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Public support for performing arts efficiency and productivity gains in eleven European countries

journal contribution
posted on 2022-11-09, 09:29 authored by Concetta Castiglione, Davide Infantea, MARTA ZIEBAMARTA ZIEBA

This paper investigates the importance of public cultural expenditure for the efficiency and productivity of the performing arts (PA) firms. To this aim, we estimate a translog production  function using the stochastic frontier approach (SFA), and we obtain the estimates of both  technical efficiency and its determinants for the PA firms in EU-11 countries over the period 2009-2017. The large panel data set enables the application of robust true random-effects SFA techniques, which control for noise, unobserved firms’ heterogeneity and endogeneity of  the inputs. Moreover, by estimating a production function, the characteristics of the  production technology in the PA sector is also derived. The empirical results demonstrate that PA firms are technically inefficient, implying that the investigated firms could increase their artistic output between 32 and 42 percent and that decreasing returns to scale are prevalent,  due to the presence of too many micro and large-scale firms in the European PA sectors. In  contrast to the seminal Baumol and Bowen’s (1965) paper, we also demonstrate that the total  factor productivity (TFP) increased in the EU PA firms over the examined period. Technical efficiency, although relatively low, was the main driver of this productivity growth, as opposed to scale efficiency change or technological change, which display very small or no increases. We also find that, contrary to the common wisdom on its negative effects on firm efficiency, public spending on culture increases the efficiency of PA firms. Within this  context some policy implications are discussed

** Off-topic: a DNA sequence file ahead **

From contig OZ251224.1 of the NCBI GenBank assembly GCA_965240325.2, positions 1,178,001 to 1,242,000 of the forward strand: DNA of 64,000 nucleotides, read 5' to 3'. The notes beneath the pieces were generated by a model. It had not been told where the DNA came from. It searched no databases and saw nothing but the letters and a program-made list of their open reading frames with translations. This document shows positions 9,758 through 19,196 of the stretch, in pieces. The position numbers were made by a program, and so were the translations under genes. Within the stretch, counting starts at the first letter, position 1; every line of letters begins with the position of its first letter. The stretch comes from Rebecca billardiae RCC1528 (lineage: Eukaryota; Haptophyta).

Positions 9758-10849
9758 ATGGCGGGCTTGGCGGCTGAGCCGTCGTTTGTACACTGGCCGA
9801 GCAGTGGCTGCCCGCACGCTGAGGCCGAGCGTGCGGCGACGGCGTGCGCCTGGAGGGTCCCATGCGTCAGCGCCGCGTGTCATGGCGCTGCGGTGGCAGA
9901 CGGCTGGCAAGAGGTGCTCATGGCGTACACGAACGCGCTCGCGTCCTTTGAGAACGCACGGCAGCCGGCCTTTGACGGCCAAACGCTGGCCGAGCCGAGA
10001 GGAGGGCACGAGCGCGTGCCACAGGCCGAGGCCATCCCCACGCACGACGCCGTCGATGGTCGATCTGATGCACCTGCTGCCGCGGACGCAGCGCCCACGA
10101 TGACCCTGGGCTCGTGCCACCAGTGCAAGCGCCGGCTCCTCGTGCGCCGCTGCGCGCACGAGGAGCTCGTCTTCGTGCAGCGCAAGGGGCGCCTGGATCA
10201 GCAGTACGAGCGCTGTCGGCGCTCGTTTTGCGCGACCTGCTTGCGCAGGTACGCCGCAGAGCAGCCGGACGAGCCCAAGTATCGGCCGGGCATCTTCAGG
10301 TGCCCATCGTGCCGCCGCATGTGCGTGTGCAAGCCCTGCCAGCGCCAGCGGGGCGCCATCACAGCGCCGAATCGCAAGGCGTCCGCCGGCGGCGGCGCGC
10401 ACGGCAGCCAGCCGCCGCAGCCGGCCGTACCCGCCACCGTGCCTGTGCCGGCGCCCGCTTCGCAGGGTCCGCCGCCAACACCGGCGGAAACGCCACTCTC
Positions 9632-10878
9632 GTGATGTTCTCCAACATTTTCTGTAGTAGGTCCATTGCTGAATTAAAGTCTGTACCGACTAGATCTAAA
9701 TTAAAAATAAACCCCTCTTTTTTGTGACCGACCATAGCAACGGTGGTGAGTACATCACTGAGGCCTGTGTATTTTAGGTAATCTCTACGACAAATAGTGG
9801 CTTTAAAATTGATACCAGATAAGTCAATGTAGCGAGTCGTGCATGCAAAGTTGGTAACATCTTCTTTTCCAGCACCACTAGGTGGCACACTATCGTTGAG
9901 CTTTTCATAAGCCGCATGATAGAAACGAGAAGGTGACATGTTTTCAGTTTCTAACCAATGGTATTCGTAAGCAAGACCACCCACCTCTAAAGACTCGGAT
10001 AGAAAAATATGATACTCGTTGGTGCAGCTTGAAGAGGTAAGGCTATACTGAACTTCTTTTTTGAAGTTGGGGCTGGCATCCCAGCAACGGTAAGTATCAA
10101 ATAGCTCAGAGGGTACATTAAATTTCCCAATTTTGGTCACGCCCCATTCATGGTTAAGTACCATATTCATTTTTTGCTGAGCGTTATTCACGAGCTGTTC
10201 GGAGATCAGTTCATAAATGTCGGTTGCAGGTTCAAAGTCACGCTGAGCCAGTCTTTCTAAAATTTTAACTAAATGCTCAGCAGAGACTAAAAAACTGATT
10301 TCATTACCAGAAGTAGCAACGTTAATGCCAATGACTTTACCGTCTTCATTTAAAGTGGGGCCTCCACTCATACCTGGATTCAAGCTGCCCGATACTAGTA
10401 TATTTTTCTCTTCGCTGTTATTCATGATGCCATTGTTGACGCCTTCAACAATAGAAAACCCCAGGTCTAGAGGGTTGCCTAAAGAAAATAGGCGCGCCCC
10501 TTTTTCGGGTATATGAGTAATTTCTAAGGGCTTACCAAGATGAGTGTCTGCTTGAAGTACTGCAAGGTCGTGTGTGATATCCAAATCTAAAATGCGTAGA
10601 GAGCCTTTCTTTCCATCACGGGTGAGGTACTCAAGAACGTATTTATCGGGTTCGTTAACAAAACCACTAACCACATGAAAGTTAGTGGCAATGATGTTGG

History

Publication

Socio-Economic Planning Sciences

Publisher

Elsevier

Rights

This is the author’s version of a work that was accepted for publication in Socio-Economic Planning Sciences . Changes resulting from the publishing process, such as peer review, editing, corrections, structural formatting, and other quality control mechanisms may not be reflected in this document. Changes may have been made to this work since it was submitted for publication. A definitive version was subsequently published in Socio-Economic Planning Sciences , 2022, 101444, https://doi.org/10.1016/j.seps.2022.101444

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  • Economics

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